The behavioral manifestations that result from exposure to a category A event constitute further the DSM-V diagnostic criteria for PTSD, all associated with the event, including the presence of intrusive symptoms (criteria B); persistent avoidance of stimuli, e.g., avoidance of thoughts/feelings and avoidance of external reminders (criteria C); negative alterations in cognitions/mood, e.g., difficulty remembering, exaggerated negative beliefs/expectations, distorted cognitions, and anhedonia (criteria D); and marked alteration in arousal or reactivity, e.g., irritable behavior, angry outbursts, reckless or self-destructive behavior, hypervigilance, and physiological arousal (criteria E). To qualify for the diagnosis, PTSD symptoms must be present for at least 1 month (criteria F) and must cause either clinically significant distress or functional impairment (criteria G) [1]. The disorder can begin acutely and fail to resolve or emerge over time (from months to years later) [1]. While the common vocabulary provided by DSM diagnostic criteria for PTSD has formed a foundation for advancements in research, inherent in the behaviorally based definition are conceptual constraints that can impede biologically based disease discovery. We discuss current evidence-based PTSD treatment, followed by a discussion of concepts from the neuroscience of fear learning and memory, now actively being researched as they relate to PTSD treatment. These concepts which integrate the new biological (molecular, cellular, and neural connectivity) knowledge offer a translational platform for novel physiologic and pharmacologic approaches to PTSD treatment development.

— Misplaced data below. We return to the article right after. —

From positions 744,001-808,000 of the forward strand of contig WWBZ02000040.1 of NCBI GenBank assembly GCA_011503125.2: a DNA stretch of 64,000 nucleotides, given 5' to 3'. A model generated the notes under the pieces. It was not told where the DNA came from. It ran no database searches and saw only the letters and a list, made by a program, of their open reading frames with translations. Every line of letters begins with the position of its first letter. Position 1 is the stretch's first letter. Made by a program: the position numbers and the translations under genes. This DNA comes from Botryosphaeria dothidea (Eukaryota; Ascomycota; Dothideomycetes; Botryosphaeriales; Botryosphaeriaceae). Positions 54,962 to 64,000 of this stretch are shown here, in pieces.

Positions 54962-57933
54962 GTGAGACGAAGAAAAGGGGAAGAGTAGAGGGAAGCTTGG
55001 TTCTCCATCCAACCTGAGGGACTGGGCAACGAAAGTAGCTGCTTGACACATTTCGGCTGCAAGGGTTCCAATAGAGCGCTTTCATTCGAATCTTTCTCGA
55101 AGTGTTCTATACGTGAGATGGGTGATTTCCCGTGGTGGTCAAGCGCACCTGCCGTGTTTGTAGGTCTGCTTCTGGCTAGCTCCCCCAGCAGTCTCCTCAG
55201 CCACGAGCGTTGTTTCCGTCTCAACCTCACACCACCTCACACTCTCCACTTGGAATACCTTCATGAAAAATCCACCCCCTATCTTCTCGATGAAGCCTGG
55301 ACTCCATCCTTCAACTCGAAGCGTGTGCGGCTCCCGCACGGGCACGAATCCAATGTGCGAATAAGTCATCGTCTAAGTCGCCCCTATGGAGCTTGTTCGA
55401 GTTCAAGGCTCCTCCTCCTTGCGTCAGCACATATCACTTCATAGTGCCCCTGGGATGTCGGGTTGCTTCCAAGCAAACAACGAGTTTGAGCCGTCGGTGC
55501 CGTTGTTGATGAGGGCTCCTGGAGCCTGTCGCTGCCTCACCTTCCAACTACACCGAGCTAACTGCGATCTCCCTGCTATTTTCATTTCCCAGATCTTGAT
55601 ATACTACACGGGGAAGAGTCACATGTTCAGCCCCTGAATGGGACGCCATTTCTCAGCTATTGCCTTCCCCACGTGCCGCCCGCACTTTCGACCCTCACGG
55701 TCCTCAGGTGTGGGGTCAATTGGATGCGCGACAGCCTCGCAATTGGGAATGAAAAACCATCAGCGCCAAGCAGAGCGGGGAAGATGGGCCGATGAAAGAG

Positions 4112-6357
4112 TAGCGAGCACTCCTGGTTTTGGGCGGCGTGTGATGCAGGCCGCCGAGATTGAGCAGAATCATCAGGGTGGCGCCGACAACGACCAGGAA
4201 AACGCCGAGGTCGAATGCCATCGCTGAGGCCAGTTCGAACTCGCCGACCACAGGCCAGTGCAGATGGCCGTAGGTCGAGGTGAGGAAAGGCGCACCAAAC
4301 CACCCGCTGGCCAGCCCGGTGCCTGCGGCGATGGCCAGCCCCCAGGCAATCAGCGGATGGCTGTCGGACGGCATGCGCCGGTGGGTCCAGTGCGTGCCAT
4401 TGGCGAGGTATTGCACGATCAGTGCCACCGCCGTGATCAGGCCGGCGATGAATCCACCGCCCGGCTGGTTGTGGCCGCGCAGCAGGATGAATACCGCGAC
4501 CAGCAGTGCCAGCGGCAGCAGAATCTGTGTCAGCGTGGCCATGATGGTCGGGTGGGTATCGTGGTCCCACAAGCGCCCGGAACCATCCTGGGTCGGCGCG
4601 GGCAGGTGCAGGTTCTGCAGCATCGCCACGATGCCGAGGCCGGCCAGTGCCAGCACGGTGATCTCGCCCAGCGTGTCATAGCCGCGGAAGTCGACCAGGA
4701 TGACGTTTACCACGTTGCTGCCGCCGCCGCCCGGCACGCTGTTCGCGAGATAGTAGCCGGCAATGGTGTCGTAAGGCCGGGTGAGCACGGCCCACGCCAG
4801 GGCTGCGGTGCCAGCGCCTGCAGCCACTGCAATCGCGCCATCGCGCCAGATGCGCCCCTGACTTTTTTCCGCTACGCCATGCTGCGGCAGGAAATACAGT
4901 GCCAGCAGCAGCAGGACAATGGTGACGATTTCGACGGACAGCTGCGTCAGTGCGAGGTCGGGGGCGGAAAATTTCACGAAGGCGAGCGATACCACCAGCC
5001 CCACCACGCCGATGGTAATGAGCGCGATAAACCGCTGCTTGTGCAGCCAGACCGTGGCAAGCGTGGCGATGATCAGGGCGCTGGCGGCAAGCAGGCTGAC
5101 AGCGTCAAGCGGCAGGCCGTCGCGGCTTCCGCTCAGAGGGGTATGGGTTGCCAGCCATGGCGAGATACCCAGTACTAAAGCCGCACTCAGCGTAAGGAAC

Pharmacotherapy: evidence base

Pharmacotherapy is a common treatment for PTSD [10•, 11]. The pharmacy records of the US Department of Veterans Affairs in 2004 show that most veterans diagnosed with PTSD received psychotropic medication (80 %); among those, 89 % were prescribed antidepressants, 61 % anxiolytics or sedative hypnotics, and 34 % antipsychotics [10•]. Data from the Market scan database, a database that compiles claims from US private insurers, shows that medication use is common in adult civilians with PTSD, with 60 % receiving psychotropic medications [12••]. Having a co-occurring diagnosis with PTSD is the most robust predictor of medication use for both the veterans and civilians, and whereas disease-specific use of medications for both PTSD and co-occurring disorders is common, much use is unrelated to the diagnosis, i.e., it appears to target specific symptoms (e.g., insomnia, anxiety, nightmares, and intrusive imagery), rather than the diagnosed illness as a whole [10•, 11, 12••, 13, 14].